Modern medicine enables people to survive with multiple chronic ailments into their 70s, 80s, and even 90s. Such people aren’t at death’s door, but neither do they have much chance of being cured. Physically (and sometimes cognitively), they are on a gradual and often medically complicated downslide. This “frailty course” is now the likely path for many of today’s elderly citizens. However, there is an alternative to ending up in the hospital – home-based primary care.
Hospital treatment for elderly, chronically ill patients is often ineffective and inhumane. Once in the hospital, patients who are near the end of life are administered treatments with little regard to whether they are beneficial – they are literally treated to death. Figures show that over twenty-five percent of Medicare’s budget is spent on people in their final year of life, and much of that expense is attributable to hospitalization. Worse, many dying patients end up in the intensive care unit during their last month where they are still given unnecessary treatments.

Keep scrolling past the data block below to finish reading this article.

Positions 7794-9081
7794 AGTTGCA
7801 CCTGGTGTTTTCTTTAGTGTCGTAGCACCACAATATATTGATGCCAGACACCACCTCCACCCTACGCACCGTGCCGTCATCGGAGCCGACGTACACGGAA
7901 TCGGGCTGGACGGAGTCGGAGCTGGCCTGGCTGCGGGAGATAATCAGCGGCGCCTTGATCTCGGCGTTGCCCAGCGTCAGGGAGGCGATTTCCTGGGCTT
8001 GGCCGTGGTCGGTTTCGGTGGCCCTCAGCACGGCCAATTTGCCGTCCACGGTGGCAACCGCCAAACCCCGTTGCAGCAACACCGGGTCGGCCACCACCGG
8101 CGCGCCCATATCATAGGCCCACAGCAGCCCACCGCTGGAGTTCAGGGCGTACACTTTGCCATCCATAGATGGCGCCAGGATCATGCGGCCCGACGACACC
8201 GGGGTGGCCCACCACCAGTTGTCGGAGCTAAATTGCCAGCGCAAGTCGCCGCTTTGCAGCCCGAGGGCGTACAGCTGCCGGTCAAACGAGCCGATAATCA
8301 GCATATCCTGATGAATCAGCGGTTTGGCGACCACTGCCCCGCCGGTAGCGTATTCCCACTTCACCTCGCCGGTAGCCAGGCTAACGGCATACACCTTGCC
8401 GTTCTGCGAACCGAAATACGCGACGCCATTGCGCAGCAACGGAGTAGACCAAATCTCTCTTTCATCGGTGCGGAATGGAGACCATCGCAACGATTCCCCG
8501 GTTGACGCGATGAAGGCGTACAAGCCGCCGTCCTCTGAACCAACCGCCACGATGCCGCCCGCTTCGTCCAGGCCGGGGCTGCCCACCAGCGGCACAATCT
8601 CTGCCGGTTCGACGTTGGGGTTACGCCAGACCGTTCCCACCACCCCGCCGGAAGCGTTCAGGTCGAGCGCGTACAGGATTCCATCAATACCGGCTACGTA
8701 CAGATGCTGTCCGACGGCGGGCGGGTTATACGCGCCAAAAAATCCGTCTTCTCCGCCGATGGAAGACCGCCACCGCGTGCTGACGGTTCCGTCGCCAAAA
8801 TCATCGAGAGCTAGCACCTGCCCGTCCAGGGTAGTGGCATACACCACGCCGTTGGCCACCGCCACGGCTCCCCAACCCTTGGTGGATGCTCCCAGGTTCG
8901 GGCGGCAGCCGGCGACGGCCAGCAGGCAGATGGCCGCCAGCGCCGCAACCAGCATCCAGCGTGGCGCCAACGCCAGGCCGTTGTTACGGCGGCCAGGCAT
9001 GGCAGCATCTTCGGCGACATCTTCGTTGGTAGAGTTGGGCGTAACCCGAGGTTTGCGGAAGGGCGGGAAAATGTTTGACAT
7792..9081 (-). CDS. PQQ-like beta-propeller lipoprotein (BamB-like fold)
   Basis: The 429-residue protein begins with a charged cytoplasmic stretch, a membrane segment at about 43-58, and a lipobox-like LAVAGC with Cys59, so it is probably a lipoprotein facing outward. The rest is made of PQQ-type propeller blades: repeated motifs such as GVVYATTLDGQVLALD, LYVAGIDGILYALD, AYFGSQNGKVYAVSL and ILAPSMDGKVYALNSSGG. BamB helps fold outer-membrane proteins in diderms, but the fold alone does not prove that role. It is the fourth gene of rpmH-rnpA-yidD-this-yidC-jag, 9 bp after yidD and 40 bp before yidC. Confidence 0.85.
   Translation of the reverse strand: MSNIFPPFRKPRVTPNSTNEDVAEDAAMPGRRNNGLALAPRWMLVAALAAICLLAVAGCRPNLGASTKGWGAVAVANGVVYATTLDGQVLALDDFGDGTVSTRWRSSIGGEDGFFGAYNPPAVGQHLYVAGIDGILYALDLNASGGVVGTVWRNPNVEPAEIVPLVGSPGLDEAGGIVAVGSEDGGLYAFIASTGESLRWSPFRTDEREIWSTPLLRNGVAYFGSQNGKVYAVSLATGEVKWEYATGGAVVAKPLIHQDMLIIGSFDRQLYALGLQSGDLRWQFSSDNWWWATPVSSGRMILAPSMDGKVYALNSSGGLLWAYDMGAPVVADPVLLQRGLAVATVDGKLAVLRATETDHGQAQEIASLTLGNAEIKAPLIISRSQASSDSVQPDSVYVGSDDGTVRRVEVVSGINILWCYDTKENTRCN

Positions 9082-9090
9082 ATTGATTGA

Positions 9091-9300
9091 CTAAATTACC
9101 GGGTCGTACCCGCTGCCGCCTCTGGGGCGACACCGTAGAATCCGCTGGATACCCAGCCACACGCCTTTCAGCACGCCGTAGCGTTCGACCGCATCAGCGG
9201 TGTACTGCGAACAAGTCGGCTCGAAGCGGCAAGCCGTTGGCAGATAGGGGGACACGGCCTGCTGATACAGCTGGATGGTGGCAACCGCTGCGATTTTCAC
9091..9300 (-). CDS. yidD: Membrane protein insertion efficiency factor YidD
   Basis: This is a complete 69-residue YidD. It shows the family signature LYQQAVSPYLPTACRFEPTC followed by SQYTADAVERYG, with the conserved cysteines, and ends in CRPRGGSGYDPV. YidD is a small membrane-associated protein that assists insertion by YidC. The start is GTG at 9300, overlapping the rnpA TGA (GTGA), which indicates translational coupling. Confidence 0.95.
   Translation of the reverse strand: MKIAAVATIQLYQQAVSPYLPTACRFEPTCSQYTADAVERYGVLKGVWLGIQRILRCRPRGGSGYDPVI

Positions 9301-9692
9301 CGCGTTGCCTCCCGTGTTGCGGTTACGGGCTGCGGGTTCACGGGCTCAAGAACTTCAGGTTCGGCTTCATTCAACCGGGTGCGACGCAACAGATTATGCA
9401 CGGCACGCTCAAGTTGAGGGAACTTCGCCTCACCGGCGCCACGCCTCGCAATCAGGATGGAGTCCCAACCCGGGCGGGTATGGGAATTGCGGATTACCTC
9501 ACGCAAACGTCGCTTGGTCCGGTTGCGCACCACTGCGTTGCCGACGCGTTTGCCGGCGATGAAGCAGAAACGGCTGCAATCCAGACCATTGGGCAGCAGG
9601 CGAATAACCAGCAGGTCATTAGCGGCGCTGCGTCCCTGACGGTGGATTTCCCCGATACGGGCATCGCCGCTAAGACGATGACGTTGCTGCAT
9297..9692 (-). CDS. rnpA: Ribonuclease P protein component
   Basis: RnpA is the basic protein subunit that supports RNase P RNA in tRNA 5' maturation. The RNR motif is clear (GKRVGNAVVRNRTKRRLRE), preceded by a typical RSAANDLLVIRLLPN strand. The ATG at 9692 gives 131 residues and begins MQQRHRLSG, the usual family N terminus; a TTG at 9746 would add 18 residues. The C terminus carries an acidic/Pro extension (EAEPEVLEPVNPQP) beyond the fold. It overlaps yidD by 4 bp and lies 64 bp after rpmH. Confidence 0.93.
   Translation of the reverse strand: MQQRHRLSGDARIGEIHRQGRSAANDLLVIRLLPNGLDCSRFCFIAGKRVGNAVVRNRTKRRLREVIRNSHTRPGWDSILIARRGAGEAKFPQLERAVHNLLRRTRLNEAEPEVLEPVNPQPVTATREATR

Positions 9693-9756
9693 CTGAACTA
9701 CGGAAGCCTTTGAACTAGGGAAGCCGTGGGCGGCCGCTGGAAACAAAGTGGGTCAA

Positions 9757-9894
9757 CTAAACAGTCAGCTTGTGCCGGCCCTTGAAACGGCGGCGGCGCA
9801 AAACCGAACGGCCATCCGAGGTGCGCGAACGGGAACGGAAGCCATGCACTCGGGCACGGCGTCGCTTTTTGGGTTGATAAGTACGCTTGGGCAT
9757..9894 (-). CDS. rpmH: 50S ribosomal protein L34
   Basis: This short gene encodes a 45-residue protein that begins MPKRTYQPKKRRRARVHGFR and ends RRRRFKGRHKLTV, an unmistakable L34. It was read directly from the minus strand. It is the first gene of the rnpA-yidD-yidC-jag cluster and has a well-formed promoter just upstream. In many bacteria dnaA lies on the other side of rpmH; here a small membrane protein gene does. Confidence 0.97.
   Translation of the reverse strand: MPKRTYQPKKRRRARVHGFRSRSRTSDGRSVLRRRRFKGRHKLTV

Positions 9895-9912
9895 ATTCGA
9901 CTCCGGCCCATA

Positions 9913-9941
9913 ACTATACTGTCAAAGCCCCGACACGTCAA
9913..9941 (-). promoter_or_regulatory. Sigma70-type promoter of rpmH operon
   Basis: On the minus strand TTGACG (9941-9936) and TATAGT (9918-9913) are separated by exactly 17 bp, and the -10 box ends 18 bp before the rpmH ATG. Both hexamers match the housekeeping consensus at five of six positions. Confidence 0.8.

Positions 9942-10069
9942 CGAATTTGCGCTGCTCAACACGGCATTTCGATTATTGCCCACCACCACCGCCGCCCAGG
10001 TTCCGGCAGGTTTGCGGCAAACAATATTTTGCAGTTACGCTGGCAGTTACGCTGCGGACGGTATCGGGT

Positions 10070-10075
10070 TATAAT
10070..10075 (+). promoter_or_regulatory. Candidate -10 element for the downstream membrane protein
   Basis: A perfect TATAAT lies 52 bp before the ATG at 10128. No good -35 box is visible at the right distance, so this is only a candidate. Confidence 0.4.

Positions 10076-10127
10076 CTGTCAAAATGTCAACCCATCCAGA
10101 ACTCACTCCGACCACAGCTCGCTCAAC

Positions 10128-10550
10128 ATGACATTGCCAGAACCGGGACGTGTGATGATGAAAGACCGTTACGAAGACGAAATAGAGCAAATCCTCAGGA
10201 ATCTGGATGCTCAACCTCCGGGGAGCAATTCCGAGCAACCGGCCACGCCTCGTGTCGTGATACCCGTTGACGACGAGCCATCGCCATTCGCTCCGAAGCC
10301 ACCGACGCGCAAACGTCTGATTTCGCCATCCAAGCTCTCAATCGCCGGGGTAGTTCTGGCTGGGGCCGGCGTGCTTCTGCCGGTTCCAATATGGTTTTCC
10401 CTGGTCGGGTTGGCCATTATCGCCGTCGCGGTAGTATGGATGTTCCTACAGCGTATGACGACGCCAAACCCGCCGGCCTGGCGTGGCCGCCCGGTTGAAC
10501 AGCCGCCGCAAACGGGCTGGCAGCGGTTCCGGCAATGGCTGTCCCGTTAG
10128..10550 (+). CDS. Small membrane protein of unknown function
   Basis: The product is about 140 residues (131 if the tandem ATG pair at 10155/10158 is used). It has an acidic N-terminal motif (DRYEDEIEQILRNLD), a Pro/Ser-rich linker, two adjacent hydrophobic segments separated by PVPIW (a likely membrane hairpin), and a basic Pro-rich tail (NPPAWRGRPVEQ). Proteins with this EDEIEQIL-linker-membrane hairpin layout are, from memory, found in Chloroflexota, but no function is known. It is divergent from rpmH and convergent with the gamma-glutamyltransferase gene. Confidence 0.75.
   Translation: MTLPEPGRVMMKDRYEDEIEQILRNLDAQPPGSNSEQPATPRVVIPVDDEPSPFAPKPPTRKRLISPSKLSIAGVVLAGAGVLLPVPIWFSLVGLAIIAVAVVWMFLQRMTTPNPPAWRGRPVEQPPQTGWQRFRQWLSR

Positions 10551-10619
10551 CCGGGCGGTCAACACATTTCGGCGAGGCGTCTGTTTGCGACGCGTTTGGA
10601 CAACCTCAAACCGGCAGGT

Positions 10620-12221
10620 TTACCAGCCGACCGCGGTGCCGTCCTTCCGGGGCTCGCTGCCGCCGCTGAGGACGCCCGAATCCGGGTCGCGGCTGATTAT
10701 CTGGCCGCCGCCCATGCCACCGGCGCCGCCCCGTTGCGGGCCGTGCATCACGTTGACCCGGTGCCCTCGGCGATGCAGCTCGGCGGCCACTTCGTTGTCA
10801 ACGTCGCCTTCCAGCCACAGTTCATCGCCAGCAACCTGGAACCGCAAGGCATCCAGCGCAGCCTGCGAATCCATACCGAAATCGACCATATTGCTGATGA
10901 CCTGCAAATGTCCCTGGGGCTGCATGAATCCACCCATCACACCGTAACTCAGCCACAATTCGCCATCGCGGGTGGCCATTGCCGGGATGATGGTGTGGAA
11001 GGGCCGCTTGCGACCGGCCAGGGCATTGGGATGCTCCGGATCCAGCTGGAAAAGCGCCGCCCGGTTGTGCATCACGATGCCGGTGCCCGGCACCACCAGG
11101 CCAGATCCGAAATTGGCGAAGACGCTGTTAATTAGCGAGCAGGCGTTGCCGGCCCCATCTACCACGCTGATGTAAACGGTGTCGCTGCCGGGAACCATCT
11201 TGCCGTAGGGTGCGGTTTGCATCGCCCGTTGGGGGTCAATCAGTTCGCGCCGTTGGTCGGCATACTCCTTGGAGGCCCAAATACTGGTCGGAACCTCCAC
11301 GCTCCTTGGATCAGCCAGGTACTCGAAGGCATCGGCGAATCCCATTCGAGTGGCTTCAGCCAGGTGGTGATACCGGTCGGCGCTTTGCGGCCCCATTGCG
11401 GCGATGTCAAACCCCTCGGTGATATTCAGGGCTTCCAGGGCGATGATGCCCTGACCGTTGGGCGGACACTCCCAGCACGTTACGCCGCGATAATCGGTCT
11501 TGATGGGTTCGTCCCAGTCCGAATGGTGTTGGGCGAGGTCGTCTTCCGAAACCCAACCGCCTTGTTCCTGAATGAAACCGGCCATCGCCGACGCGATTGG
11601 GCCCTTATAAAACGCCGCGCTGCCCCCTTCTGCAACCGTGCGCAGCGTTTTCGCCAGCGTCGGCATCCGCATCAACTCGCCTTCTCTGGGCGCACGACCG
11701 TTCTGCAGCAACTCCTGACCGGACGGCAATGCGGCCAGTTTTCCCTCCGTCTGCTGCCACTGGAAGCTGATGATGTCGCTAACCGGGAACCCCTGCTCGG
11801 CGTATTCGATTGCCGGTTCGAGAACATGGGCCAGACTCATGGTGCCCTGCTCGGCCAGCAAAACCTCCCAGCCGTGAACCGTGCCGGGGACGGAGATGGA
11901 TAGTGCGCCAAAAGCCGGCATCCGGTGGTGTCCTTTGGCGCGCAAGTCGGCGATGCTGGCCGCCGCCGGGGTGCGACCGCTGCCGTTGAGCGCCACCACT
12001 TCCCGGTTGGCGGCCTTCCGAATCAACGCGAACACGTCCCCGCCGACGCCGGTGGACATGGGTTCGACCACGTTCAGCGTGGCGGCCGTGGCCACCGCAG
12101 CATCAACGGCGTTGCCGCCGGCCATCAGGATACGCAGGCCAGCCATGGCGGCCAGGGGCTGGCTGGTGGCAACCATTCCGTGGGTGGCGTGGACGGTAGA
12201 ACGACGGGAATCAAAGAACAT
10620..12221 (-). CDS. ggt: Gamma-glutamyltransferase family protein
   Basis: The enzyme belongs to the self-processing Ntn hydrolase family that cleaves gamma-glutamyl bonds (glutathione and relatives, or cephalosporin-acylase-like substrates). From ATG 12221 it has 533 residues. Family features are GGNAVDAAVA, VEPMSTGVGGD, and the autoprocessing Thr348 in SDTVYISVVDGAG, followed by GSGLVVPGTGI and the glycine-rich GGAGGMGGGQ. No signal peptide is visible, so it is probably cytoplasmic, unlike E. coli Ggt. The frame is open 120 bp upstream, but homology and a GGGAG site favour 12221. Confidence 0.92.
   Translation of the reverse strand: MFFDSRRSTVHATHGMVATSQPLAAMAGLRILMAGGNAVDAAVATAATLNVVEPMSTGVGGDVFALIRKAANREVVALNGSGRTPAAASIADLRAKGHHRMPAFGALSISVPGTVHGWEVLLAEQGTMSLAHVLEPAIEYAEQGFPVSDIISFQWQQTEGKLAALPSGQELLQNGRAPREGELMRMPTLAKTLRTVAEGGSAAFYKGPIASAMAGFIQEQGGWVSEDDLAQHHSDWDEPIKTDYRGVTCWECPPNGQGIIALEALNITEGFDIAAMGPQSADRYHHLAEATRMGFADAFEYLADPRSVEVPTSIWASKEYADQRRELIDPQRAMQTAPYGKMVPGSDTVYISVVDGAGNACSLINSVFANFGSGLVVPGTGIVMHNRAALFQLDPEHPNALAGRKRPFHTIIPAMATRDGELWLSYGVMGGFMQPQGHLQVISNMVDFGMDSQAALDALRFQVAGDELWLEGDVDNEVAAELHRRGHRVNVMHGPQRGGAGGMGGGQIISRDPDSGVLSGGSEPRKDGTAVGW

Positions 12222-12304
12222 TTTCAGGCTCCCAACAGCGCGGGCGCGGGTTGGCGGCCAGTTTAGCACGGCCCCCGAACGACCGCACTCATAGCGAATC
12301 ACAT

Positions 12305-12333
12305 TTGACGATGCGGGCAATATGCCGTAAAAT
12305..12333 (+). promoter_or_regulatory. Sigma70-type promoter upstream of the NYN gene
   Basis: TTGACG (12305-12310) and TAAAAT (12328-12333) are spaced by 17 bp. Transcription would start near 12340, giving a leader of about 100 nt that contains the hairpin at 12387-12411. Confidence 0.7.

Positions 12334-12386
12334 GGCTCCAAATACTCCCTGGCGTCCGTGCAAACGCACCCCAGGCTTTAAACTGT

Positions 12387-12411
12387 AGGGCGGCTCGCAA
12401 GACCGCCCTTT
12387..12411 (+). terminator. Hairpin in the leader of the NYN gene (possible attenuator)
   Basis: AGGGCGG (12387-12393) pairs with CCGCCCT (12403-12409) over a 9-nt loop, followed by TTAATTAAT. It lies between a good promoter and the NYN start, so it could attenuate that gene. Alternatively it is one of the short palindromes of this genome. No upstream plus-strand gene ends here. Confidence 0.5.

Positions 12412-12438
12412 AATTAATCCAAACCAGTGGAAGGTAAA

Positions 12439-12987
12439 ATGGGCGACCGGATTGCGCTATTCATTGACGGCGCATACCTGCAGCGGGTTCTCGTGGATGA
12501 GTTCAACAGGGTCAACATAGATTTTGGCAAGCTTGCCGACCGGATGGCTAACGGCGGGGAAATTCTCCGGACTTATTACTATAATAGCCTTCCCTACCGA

Is There a Better Way?
Fortunately, there is a fundamental change underway represented by a growing movement advocating home-based primary care for the elderly. The premise is simple: rather than wait until a person needs hospitalization, a multidisciplinary team is organized to visit them at home and coordinate health-related services.
Each patient is assigned to a group consisting of nurses, physical and occupational therapists, social workers, and others. This team works under the direction of a primary-care physician and meets weekly to discuss patient and family problems – anything from depression to a stroke, an unexpected turn for the worse or an unsafe environment. In this way, a person remains at home for as long as possible until hospice care is needed. The aim is to avoid that end-of-life stay in the hospital.
Contact us for information on how we can help you or a loved one. Our healthcare professionals visit the elderly and infirm in their homes. Our goal is to keep them there and out of the hospital.